How would you feel if all of the major news networks wanted to interview you because you became the Most Valuable Player of the World Series of baseball this year? That just happened to George Springer and he is a person who stutters. These days, it’s not something people would necessarily notice. But in his youth, in his middle-school and high-school days, it was pretty noticeable.
Yet George Springer never saw it as a problem.
“I’ve never seen it as an issue,” said Springer, still less than two weeks into his Major League career. “I understand it makes me who I am. I’ve always had that mentality, even from a young age, when you’re in school and a little more self-conscious of it then. But it didn’t prohibit it me from being a kid and doing the stuff I wanted to do.
George Springer explained, “It’s not an issue because it doesn’t hold me back. Some people have blue eyes, some people have blond hair, some people don’t. Some people stutter and some people don’t. People who do have it have to deal with it just like those who don’t.
“I know from my own personal standpoint, embracing it is what helped me. I was able to go about it, and at the end of the day, if I stutter, I do. If I don’t, I don’t. I can’t keep it wholly from happening.”
Lessons from life translate to the field
Control what you can control. It’s an axiom often said in the baseball world. Springer uses it to help him — and he hopes others — to live with stuttering. It easily carries over to baseball, in which trying to manage everything on the field can be a player’s undoing, regardless of age. As a young player just getting his big league career started, trying to do too much would be a huge pitfall.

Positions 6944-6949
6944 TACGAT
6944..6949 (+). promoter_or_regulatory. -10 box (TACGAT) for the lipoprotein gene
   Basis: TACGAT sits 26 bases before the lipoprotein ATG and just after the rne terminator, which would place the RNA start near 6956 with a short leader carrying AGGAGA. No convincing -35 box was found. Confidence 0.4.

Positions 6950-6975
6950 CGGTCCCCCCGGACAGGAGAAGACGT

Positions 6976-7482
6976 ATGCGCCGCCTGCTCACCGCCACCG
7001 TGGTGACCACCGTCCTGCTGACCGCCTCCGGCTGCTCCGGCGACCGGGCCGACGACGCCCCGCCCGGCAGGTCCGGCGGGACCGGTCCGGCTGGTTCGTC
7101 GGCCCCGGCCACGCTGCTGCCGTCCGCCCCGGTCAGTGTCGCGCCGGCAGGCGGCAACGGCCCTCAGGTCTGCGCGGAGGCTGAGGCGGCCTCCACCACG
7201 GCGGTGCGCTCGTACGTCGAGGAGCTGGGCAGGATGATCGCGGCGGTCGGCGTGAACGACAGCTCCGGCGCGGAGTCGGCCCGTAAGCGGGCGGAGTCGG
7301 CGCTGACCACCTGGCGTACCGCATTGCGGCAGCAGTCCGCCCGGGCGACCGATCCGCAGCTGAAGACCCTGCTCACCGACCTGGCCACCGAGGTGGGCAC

“This game is structured around you failing seven times out of 10,” Springer said. “I understand that when it comes to baseball, you’re going to fail. When it comes to life, you’re going to fail. The key is you have to get back up and keep going. The more you can get back up and keep climbing that mountain, the better off you are in life, in sports, whatever profession you’re going to be in. I think I didn’t have a firm grasp on that until I got to college. You have to do it over and over and over again.”